Decor

hyacinth

January 16, 2023

No matter the season, I can always count on my local corner shop for fresh cut blooms. When buckets of Hyacinths arrive I know that spring’s in sight. So you can imagine my confusion today when I spotted them alongside the last of the amaryllis. Not that I’m complaining, I love hyacinths. It’s just that seeing them gave me some kind of false hope, like tiny, frilly beacons of something that’s not only out of sight, but over the hill, down the lane, and through the forest away. Of course, I bought an armful. The smell is too lovely to resist. Besides, there’s nothing wrong with a little fantasy. (This drawing is by Picasso, by the way. Just another example of his extraordinary range.)

clay and lace

January 11, 2023

I’m a little teapot, short, lumpy and stout. Have you ever seen a lovelier vessel from which to pour tea? The entire collection from Barro by Lucrecia is so charming. Her surface decoration, inspired by lace, is delicate while the wabi sabi forms are brimming with personality. I’d happily drink my ginger tea from this sweet little cup. And bring me my jammy toast on this perfect little plate.

light me up

December 12, 2022

Aussie designer, Jordan Fleming has created a series of floor lamps that meld function with flight of fancy. Constructed from metal, plaster and pigment, each one has its own zany personality. Collectively, they look like a chorus group for some brilliantly eccentric animated film. I imagine them launching into song when no one’s around. “I’m interested in exploring ways to remove the static element of an object, injecting life into it beyond a pretty facade,” says Fleming. They light up a room, with or without electricity. “I’m definitely much freer in my practice over the past few years, trying not to over edit the origins of the idea or fixate too much on the function of the object.”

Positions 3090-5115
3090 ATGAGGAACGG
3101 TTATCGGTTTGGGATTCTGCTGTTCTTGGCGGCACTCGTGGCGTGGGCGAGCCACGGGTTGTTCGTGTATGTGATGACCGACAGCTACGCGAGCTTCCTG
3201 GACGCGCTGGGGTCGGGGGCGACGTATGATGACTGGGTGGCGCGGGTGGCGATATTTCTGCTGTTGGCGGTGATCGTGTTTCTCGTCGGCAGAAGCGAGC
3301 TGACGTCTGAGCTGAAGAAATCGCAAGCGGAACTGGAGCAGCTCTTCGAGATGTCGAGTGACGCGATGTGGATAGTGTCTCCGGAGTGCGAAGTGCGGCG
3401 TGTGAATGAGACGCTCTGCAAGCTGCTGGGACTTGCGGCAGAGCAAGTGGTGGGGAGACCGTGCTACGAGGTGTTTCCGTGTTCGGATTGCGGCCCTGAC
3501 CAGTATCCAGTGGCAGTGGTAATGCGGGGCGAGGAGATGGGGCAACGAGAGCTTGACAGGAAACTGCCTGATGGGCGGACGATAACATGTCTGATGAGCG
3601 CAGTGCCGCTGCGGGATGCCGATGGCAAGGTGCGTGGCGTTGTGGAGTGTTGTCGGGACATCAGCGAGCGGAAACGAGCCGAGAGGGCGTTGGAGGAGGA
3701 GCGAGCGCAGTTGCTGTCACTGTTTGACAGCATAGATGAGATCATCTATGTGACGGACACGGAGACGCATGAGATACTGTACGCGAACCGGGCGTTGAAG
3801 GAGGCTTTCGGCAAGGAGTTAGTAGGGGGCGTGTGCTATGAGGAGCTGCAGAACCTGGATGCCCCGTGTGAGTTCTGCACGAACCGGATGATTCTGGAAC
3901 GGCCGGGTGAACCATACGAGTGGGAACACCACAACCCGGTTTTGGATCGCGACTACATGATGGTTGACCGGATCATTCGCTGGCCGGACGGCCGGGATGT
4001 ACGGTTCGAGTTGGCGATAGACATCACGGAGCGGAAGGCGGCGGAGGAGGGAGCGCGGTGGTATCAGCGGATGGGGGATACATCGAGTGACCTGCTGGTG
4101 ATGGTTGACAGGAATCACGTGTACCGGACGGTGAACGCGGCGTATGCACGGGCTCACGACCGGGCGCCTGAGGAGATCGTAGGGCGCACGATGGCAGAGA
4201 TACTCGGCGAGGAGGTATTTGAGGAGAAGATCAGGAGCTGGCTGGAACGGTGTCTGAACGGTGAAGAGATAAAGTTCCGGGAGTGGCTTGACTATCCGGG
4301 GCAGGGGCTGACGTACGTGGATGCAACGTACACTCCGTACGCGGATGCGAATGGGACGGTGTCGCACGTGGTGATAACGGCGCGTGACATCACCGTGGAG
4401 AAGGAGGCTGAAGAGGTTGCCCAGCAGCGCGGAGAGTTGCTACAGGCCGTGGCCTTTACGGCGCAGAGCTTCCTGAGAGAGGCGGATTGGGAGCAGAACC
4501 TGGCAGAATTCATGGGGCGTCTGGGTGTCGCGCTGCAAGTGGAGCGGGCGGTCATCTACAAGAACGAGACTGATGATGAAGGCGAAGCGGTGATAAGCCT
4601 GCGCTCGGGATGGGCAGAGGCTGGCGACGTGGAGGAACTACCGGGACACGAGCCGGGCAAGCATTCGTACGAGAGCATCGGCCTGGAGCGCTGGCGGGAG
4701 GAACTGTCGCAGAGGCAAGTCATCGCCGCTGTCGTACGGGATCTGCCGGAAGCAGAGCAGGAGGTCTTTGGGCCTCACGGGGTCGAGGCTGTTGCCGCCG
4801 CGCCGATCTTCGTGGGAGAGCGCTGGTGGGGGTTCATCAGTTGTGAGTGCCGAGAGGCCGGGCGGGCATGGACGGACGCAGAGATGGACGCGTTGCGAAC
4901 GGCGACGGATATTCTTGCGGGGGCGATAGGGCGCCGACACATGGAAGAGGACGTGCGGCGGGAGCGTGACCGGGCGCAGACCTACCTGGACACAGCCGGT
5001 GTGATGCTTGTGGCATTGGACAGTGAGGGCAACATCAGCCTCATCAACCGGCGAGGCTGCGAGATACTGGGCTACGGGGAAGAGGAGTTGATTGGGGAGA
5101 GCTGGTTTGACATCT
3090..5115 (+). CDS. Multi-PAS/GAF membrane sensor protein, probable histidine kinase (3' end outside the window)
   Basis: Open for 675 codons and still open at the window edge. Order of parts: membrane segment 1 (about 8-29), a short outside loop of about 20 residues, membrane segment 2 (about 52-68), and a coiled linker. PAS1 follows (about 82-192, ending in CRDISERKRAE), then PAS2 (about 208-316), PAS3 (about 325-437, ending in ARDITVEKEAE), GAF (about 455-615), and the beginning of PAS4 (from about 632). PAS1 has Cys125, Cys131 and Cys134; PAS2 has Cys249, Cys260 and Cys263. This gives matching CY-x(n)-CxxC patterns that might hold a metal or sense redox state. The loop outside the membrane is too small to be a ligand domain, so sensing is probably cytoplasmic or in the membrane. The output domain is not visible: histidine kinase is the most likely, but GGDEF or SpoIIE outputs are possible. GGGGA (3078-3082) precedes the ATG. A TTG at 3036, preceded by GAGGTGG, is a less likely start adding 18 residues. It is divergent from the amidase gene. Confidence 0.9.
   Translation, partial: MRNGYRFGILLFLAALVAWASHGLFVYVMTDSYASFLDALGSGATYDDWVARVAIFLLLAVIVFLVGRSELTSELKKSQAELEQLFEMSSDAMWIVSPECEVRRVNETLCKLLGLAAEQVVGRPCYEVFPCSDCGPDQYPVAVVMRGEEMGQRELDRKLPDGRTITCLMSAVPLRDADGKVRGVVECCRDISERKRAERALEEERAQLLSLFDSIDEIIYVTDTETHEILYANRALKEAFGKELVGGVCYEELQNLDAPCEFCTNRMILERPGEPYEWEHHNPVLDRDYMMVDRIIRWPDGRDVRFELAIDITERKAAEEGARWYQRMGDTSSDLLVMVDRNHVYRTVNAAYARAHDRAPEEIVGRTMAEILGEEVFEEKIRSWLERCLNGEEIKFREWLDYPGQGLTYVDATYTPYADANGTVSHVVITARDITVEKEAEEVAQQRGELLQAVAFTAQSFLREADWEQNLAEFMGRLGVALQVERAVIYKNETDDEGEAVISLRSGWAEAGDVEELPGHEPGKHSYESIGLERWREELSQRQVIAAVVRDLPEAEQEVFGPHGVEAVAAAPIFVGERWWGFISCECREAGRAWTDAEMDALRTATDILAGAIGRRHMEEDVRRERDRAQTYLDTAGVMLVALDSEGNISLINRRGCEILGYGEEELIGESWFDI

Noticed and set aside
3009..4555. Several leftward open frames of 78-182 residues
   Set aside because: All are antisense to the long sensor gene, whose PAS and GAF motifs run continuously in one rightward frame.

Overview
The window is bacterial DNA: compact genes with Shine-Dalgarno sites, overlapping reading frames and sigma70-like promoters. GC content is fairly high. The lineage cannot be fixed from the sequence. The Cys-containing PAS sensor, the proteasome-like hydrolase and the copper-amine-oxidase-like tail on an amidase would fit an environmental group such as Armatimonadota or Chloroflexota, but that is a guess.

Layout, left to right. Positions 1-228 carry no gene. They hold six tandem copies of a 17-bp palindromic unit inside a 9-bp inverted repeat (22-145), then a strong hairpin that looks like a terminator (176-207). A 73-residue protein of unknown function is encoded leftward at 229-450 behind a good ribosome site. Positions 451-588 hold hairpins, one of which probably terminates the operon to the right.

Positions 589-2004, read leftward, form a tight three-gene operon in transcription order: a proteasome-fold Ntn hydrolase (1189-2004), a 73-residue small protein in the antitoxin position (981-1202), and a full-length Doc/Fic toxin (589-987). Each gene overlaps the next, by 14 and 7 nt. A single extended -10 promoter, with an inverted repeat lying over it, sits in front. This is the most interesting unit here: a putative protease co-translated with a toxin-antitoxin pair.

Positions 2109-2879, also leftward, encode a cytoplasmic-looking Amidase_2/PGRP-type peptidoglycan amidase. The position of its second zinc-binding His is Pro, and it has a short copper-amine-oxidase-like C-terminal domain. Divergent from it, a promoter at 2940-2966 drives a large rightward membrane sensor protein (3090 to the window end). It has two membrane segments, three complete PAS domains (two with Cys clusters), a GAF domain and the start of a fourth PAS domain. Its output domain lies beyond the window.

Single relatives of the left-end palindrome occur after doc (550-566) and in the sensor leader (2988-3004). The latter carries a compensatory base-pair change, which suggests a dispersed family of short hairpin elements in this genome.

all creatures great and small

December 6, 2022

As far as traditions go, chopping down a tree and planting it between the chesterfield and the tele for a month is pretty bizarre. But no one can dispute the delight a tree festooned with lights brings to a home and those who live in it. Last week, I walked to the corner to buy a few things and came home with a Christmas tree in one hand and eggs and a toothbrush in the other. It’s less than three feet tall, and with over a hundred baubles on it (plus lights, pompoms and silver streamers) it looks like an over-dressed shrub. It’s sitting on a pedestal in our living room like some relic from the past (or from another planet) and every time I look over at it, it brings me joy. I’ll admit a (rather large) slice of that joy comes from the fact that the tree was so easy to put up and decorate, and given all the sickness and stress lately, that’s something to tra la la about. No tears, no tangled lights. It was all done in less than an hour. The children are less enthralled with their eccentric little sapling. It’s ok. It’ll grow on them.

story on a plate

December 1, 2022